George Langelett, Human Capital: A Summary of the 20th Century Research

COURSE: WORK AND LEARNING Assignmemt 1.2: (other readings)

FORUM: Current development and discourses on work and learning


George Langelett, Human Capital: A Summary of the 20th Century Research (link titslearning).

As in many other articles, this one too presents Human Capital as a factor of production without discussing the repercussions on peoples’ personal development and their social role.

Human Capital definition:

“Human capital is the “know how” of the work force that increases the productivity of each worker.” (p. 1)


Throughout the article, the language of economics continues to be used to define issues that in my opinion would require a much broader approach. So, for example,

the article restates the assumption that “A more productive labor force leads to economic growth;” (p. 5) and “Human capital theory holds that education, whether formal or on-the-job, is an investment both for the individual and the society that devotes resources to providing it. Individuals decide on how much to invest based on their expected private return.” (p. 11) And also “Human capital depreciates over time, as does physical capital.” (p.12)

Garnet’s suggestion that “Human capital theory is not about individuals, it is about populations and their role in the economic prosperity of a nation” is supported in this article. Langelett talks about “nine ways in which education to individuals also contributes to economic growth fro the country.” (p. 19)

Again, in this article human capital is presented as an issue of sound investment that will eventually yield a higher income. The emphasis is therefore on investment and financial return in an economic context based on the premises of growth. (p. 18-19) As mentioned in other posts by some of us, the universal applicability of such linear progression is questionable.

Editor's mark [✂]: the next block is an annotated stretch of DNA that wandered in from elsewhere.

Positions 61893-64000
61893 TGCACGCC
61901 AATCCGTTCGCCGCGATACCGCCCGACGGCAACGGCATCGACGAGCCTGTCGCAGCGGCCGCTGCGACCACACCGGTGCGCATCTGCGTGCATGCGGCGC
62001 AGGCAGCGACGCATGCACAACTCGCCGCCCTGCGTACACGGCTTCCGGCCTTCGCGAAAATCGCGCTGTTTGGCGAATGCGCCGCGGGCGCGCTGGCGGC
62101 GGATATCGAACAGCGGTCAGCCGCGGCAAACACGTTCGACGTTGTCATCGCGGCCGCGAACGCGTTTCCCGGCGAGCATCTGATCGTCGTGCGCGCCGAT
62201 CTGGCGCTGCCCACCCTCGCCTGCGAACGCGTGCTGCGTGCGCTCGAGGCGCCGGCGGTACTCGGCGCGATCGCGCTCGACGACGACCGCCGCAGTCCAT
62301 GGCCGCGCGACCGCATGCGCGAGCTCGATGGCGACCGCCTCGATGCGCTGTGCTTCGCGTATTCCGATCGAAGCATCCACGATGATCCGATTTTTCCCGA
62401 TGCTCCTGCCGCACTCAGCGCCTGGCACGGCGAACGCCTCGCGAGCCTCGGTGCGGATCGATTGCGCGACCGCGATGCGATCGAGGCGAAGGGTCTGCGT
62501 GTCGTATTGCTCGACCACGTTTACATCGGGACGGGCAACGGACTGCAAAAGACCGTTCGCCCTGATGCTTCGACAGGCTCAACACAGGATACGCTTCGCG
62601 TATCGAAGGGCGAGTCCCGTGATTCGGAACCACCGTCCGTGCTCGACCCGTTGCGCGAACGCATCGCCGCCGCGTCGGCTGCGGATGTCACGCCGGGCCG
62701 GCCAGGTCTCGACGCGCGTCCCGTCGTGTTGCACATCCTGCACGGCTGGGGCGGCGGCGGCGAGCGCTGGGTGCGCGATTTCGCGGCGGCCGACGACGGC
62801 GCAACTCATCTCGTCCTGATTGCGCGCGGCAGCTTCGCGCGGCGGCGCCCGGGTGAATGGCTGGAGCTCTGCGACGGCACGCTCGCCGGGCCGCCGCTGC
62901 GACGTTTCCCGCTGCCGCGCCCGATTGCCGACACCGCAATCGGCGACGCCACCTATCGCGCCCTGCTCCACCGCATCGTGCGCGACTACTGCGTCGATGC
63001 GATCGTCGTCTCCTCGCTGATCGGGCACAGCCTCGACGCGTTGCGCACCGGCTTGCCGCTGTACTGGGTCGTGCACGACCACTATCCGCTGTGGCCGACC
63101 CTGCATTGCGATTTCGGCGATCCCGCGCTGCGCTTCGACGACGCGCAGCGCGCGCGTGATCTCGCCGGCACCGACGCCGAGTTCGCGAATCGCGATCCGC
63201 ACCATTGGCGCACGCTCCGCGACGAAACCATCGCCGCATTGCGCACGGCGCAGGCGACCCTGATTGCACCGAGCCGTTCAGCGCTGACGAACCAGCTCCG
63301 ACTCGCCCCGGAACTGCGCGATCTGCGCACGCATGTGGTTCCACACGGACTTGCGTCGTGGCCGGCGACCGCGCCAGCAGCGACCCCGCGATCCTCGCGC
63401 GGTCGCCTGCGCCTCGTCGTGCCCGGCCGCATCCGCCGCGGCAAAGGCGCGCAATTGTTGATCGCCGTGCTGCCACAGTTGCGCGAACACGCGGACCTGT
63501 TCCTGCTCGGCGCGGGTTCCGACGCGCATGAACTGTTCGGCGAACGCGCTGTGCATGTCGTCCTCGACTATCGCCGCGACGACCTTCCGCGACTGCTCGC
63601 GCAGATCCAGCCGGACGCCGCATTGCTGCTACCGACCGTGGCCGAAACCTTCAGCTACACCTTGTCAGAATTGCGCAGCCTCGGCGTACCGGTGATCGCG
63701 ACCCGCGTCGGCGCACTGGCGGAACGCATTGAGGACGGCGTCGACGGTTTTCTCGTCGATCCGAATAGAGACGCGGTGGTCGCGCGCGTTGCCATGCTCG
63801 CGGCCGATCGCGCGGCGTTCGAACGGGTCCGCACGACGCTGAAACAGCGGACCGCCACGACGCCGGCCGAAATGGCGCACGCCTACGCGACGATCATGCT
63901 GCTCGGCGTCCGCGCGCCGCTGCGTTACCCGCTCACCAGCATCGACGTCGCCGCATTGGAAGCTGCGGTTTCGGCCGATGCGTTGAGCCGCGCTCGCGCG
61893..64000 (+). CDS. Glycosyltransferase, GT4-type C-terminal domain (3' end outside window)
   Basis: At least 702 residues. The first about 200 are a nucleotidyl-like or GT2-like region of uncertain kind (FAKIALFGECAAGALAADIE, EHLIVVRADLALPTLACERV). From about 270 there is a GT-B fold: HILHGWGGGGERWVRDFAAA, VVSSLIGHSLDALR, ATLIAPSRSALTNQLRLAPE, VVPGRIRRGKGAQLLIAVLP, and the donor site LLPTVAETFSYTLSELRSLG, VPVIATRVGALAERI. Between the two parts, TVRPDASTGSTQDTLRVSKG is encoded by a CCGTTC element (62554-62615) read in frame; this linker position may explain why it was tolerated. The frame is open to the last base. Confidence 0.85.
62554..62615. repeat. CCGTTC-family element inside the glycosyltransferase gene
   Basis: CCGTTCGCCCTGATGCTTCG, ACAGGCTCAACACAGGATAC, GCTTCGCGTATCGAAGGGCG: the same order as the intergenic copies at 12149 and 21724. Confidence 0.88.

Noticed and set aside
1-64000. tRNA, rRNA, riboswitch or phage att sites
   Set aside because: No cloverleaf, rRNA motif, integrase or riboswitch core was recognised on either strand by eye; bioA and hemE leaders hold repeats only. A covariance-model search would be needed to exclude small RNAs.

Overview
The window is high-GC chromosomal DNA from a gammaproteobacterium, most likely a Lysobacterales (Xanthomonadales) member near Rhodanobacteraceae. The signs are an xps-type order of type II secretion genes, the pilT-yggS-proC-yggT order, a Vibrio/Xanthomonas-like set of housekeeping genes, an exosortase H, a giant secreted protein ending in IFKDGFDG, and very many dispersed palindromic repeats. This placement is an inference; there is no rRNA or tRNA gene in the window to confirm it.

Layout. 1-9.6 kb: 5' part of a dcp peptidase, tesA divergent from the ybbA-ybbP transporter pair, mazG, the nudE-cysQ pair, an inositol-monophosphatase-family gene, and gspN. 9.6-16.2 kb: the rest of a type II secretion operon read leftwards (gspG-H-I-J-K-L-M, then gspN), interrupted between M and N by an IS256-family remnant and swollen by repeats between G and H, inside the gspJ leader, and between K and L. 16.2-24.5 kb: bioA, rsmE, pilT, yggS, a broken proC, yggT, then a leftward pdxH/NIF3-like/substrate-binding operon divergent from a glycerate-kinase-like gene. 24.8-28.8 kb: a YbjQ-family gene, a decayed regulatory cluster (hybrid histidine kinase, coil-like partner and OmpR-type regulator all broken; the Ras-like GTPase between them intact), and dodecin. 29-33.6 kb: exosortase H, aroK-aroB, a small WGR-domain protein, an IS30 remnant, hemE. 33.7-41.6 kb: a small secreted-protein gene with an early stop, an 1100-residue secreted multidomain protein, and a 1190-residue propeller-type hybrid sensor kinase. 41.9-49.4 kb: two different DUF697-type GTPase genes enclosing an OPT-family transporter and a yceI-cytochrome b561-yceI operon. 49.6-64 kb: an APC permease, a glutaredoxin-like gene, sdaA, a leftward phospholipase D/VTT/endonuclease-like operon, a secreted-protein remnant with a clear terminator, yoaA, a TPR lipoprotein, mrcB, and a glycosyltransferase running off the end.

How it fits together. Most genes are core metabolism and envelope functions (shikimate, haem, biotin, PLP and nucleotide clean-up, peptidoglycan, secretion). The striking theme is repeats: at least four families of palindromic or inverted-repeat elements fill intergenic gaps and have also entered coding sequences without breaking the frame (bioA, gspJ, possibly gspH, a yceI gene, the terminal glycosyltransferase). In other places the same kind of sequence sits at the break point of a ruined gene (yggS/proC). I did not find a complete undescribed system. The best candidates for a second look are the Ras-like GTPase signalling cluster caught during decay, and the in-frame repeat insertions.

Question on issues of cultural appropriateness. (reply to July’s post)

Julie wrote that Another example that I think highlights the lack of consideration of culture in human capital theory is that of the Aboriginal population.” Referring to Canada’s aboriginal population she wrote the socio-economic effects of being forced to ignore their culture and learn European values are deep and will be felt even for decades to come (i.e. low skills, high unemployment rates, poverty, sub-standard living conditions, etc.).  It is examples like these which give me trouble with the human capital theory.” I agree.

Above mentioned Langelett’s 9-way framework for economic advancement suggests that “education empowers people to move away from their traditional roles and take initiatives to create a better life. It removes society’s traditional prescriptions and individual ignorance and replaces them with more productive solutions.” I believe this approach is similar to what Julie criticized as assimilationist and colonial practices. In this statement, the equalization of traditional ways to backwardness and ignorance is undeniable. Given that, is it feasible to consider the merits of such an approach when the same develops from a narrative rooted in a Eurocentric perspective?

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